Beginning with the papers by Calvo and Reinhart (2002) and Levy Yeyati and Sturzenegger (2001), there has been growing recognition of a disconnect between what emerging economies say they do in exchange rate policy (words), and what they do in practice (deeds). More specifically, a “fear of floating” behavior has been identified, whereby countries that classify themselves as floating exchange rate regimes intervene quite vigorously over time. While many persuasive arguments have been offered as to why countries intervene, the question remains as to why intervening countries continue to classify their regimes as floating. Thus, concurrently with fear of floating, there seems to be a “fear of declaring.” This paper examines one possible reason for fear of declaring: that international capital markets might reward countries that are classified toward the flexible end of the spectrum. Based on the JPMorgan Emerging Market Bond Index spread, we use a panel data approach that exploits both time and cross-country variability. With some qualifications, we find that spreads are lower in countries that have a fixed exchange rate regime, whether de jure or de facto, implying that there is no evidence that markets punish fear of floating. One possible explanation for this puzzle—that is, countries intervene but say that they do not, even though markets appear to be at a minimum, indifferent to intervention—arises from the fact that there is evidence that de jure floating regimes may fare better in crisis situations. IMF Staff Papers (2008) 55, 445–480. doi:10.1057/imfsp.2008.14
It is widely agreed that the primary objective of any reform of the international arrangements on the supply of reserves should be to establish control over the global volume of liquidity, with a view to ensuring that such control will be conducive to stable growth of the world economy. However, the long-standing academic discussion of “seigniorage,” the practical concern of national officials to safeguard the interest earnings on their reserves, and the campaign by the developing countries to establish a link, all attest to the importance of the financial implications arising from the selection of a set of reserve supply arrangements. This is the subject explored in the present paper.
THE JAPANESE BALANCE OF PAYMENTS in the postwar period began to show a tendency to fluctuate in 1953, when it moved abruptly into deficit. Between 1952 and 1958, there were two cycles in Japan’s balance of payments. These cycles were examined in considerable detail by Narvekar,1 who brought out, on the basis of annual data, the interrelations between the domestic and international factors that were reflected in these movements in Japan’s external balance. The present paper traces the fluctuations in Japan’s balance of payments since 1959 and examines some of their characteristics. For this purpose, it draws on quarterly data on Japan’s balance of payments now available for the period beginning 1961 and estimated by the authors for 1959 and 1960. However, it does not attempt to relate these fluctuations in detail to developments in domestic or international demand and supply conditions.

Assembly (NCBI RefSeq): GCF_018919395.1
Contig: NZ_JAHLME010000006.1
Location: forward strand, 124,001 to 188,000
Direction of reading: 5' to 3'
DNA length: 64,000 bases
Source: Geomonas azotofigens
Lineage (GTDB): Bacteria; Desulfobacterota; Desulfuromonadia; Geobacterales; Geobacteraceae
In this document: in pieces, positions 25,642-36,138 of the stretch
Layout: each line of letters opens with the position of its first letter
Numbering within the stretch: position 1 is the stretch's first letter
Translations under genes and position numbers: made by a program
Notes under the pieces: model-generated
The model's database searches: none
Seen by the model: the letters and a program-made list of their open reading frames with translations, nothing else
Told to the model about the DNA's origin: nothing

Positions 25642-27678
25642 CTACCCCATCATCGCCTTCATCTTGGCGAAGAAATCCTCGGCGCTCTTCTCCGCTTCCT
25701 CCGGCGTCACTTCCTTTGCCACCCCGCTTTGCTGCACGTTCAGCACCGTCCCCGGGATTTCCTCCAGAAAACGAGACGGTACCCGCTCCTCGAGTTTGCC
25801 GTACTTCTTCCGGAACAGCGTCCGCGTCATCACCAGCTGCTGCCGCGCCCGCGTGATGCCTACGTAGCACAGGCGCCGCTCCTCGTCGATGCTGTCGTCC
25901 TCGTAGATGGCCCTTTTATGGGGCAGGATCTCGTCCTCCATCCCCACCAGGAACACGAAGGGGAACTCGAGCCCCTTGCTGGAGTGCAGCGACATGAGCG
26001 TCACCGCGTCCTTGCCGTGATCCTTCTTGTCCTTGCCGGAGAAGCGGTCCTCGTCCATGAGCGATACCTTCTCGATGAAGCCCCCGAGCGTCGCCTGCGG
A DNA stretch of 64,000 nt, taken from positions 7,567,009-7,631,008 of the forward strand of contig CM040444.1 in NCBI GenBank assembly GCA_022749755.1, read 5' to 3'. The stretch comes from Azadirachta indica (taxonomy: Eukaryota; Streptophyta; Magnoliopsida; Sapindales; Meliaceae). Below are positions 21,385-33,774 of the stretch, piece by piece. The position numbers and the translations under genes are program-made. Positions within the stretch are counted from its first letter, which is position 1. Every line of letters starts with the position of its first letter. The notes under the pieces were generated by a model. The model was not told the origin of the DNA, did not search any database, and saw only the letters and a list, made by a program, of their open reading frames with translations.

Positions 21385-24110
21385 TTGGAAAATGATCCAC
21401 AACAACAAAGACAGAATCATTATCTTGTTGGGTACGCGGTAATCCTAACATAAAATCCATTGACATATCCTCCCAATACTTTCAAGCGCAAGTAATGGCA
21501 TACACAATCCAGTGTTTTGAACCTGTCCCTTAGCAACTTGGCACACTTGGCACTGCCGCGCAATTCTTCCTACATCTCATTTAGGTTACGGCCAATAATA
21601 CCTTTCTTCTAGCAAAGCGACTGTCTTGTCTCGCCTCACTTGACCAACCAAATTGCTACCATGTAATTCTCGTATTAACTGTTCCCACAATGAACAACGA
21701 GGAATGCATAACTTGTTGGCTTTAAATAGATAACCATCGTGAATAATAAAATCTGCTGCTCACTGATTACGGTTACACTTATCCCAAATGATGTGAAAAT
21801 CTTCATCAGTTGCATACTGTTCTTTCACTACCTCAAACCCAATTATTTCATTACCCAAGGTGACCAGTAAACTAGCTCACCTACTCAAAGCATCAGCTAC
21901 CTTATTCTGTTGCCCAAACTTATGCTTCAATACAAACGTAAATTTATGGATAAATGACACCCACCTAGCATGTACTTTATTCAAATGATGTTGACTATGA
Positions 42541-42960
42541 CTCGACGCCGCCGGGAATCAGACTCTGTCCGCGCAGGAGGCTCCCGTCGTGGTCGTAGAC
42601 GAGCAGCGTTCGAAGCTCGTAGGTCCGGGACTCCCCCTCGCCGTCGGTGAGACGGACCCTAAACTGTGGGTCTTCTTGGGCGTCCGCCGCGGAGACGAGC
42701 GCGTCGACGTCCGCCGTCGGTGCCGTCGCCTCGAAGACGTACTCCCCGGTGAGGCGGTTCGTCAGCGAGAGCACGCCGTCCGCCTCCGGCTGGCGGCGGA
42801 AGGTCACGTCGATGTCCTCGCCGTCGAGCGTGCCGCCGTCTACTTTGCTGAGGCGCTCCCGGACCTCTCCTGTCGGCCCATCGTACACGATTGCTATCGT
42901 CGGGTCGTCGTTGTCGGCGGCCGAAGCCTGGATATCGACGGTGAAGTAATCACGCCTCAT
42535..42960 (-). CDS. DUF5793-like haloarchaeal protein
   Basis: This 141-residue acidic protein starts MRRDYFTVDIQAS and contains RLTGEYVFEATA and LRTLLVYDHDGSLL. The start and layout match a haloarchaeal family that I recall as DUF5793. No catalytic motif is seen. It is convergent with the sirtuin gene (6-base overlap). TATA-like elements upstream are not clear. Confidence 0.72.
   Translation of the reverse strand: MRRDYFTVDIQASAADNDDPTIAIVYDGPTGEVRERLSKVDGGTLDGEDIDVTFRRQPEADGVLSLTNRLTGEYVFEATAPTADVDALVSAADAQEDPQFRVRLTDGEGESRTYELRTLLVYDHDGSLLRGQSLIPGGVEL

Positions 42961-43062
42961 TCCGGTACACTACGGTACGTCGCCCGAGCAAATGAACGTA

This paper explains the features of the Communaute Financiere Africaine (CFA) Franc system. All CFA countries belong to one of three monetary systems. Although their statutes and functions differ somewhat, the three central banks have various common features. All three central banks are authorized to extend short-term and medium-term credit to the private sector. Many the commercial banks operating in the CFA countries are French banks with head offices in Paris. The credit operations of the commercial banks in the CFA countries are largely dependent upon the rediscount facilities offered by the central banks. The Bank is the sole authority for issuing CFA currency in the countries of French Equatorial Africa and in Cameroon. The exchange regulations applied in the CFA countries are patterned on those of France, with adaptations decided upon by local authorities according to local conditions and requirements. While exchange transactions with the other franc area countries generally are free, those with the non-franc area are subject to licensing.
This paper explores wage-price link in a prolonged inflation. A fixed tie between wages and prices must have significant effects in any economy. A wage-price link of the type discussed in this paper assumes that wages will be adjusted for any rise in consumer prices, subject to certain safeguards. This will protect wage earners against any significant fall in real wages arising from investment inflation. For a free economy, in which economic adjustments are induced by changes in prices and wages, the imposition of the degree of rigidity implied by this association is of far-reaching importance. in several countries, the use of wage-price links is a consequence of the fear of labor that real wages will be adversely affected by inflation. Although the basic causes of inflation vary widely in different countries and at different times, the process of inflation always shows similar characteristics. In an economy which is functioning properly, the distribution and use of the gross national product should result in an aggregate demand for goods and services that tend to equal the available supply of goods and services at approximately stable prices.